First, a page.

Air Quality and PM2.5: The Burden of Statistics
Air pollution is a serious public health problem in the United States. It’s linked to asthma, heart disease, and even cancer–and it continues to grow. The World Health Organization has set limits on air pollution that are considered acceptable by many experts who study the subject. But what does this mean for people who live in areas with unhealthy levels of PM2.5?
What is PM2.5?
An example of air pollution that exists in the stratosphere is PM 2.5. It contains microscopic particles with a diameter of 2.5 micrometers. Smaller that can penetrate deeply into the lungs and result in health issues like asthma episodes. An elevated risk of stroke or heart attacks. PM 2.5 is also known as fine particulate matter (PM).
How much does air pollution affect our health?
PM2.5 is linked to a range of health problems. It can cause heart disease and lung cancer, asthma and other respiratory diseases, chronic bronchitis and emphysema, lung infections and pneumonia, strokes and heart attacks.
The World Health Organization (WHO) considers that PM10 levels should not exceed 25 micrograms per cubic meter of air (μg/m3). A study conducted by researchers from Johns Hopkins Bloomberg School of Public Health found. That an average American inhales about 200-300 μg/m3 during the course of a day’s activities. This means they’re breathing twice as much pollution than recommended.
The Facts about PM2.5
PM2.5 is a type of air pollution that can be harmful to your health and cause serious respiratory problems. The particles in PM2.5 are less than 2.5 micrometers in diameter. Which means they can get into your lungs and cause problems such as asthma attacks and heart disease. When you breathe out, the small particles float around in the air until they settle on surfaces like walls or furniture. Where they stick to dust particles until they blow away again into the atmosphere.
PM2.5 comes from sources like cars, power plants, and wood burning (which releases particulate matter into the environment).
Where does PM2.5 come from?
- Power plants: A sign that the air is polluted comes from the fact that particulates are being released into the atmosphere. These particulates are made up of tiny particles that can be harmful to human health. But they also contribute to global warming by trapping heat in our atmosphere.
- Vehicles: The number of cars on the road has increased over the last few decades and this has led to more pollution. Many studies have shown that people. Those who drive their own vehicles emit more pollutants. Than those who use public transport such as buses or trains (Gore et al., 2003).
- Industry: Industrial processes produce large amounts of carbon dioxide (CO2). Which traps heat in our atmosphere and causes global warming. This means that industries like cement production need special treatment for their waste gases. Before they can be released into the open air, otherwise, CO2 will continue building up inside buildings until there’s enough pressure for an explosion.
- Open burning: Burning wood or coal produces smoke particles called PM10s. Which can be dangerous when inhaled by humans. However, these types tend not to cause any immediate harm unless someone breathes them directly into their lungs. Where they can cause respiratory problems such as asthma attacks.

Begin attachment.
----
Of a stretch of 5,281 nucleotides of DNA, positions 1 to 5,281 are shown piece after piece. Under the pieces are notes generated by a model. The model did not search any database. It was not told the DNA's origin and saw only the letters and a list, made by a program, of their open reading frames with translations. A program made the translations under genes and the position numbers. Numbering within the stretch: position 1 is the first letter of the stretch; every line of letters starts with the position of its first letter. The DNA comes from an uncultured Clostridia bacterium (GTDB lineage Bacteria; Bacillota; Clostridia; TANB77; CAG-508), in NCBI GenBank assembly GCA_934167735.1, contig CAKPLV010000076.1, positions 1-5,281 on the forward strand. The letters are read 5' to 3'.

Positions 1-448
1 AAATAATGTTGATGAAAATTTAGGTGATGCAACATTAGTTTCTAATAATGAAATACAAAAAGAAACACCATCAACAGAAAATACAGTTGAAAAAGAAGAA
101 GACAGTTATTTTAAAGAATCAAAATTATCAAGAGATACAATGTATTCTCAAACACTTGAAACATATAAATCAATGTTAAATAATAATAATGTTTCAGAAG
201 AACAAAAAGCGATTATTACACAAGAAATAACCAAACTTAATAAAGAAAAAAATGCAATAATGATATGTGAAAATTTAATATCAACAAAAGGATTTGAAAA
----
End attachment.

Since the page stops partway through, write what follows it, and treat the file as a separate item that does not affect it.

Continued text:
What are the sources of air pollution in America?
The source of air pollution in America is a complicated issue.
The primary source of particulate matter (PM) is vehicles. As well as diesel-powered engines and industrial emissions from power plants and other industries. Coal burning is also a major source of PM2.5 pollution in the United States. Because coal contains sulfur dioxide that can react with nitrogen oxides (NOx) to form ozone precursors. Ozone causes respiratory problems when inhaled at high levels. It’s also a greenhouse gas that contributes significantly to climate change by absorbing heat from sunlight. We need sunlight to live.
One way we can reduce these harmful chemicals is by recycling them into products like cement or glass bottles instead using virgin materials. Whenever possible less waste ends up in landfills or incinerators where they become pollutants again.
The WHO’s PM2.5 Limit
The WHO’s PM2.5 limit is 10 micrograms per cubic meter (µg/m3). This is the same as the EPA’s PM2.5 standard, but it’s important to note that these two agencies use different units of measurement when setting standards. The EPA uses micrograms per cubic meter while the WHO measures them in milligrams per cubic meter–a difference that can be confusing if you don’t know which number to look at (or remember what they mean).
There are so many limits on air pollution because there are so many ways your body reacts to inhaling particles like those released by vehicles and factories. Some people may have more sensitive lungs than others; some people may be more susceptible than others to heart disease or cancer caused by breathing in too much dirt or dust every day; some residents of certain areas may experience symptoms such as headaches or nausea when exposed directly over time despite having no visible signs of damage on their skin yet still feel fine after moving away from their homes temporarily until things calm down again later down line during periods where conditions were bad enough before moving back home again later down line during periods where conditions were bad enough before moving back home again later down line during periods where conditions
The WHO’s PM2.5 limit is not the only thing you should be looking at, but it does stand out as a good benchmark for what we should be aiming for. We need to reduce our exposure to air pollution and work towards eliminating it completely.